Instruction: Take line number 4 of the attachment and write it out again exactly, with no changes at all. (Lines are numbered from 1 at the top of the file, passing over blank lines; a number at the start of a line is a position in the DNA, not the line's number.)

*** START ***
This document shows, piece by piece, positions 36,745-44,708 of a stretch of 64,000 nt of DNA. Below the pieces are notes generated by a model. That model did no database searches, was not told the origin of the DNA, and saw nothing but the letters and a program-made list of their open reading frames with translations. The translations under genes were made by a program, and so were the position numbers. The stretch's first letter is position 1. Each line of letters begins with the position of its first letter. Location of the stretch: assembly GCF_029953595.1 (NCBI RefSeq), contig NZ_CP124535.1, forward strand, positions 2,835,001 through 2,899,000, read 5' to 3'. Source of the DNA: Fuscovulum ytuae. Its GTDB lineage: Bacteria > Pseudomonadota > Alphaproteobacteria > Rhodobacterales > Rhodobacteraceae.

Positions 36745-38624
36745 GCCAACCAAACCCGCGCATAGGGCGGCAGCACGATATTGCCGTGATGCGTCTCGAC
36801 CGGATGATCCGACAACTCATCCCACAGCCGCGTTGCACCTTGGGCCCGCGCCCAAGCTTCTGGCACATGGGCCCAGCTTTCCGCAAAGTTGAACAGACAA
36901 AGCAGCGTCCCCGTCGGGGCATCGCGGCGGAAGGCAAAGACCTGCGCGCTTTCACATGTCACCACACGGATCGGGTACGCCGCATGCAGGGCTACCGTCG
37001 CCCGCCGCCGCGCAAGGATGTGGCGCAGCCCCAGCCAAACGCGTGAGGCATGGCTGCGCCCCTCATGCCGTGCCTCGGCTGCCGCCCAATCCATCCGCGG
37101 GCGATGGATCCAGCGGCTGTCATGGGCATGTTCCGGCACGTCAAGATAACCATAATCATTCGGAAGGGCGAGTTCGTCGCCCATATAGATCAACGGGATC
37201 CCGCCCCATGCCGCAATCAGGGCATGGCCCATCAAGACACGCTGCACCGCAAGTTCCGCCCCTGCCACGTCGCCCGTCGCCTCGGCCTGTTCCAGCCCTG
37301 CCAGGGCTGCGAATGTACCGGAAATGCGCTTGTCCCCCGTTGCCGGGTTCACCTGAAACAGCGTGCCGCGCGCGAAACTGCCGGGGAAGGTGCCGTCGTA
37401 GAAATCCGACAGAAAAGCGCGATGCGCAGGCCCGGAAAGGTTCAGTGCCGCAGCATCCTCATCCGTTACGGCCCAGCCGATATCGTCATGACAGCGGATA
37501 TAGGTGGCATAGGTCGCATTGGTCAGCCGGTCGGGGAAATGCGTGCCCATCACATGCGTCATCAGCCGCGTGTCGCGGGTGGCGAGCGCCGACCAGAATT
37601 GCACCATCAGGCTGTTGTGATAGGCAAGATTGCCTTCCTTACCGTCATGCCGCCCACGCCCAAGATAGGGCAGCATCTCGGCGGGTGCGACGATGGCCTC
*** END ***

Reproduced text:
36801 CGGATGATCCGACAACTCATCCCACAGCCGCGTTGCACCTTGGGCCCGCGCCCAAGCTTCTGGCACATGGGCCCAGCTTTCCGCAAAGTTGAACAGACAA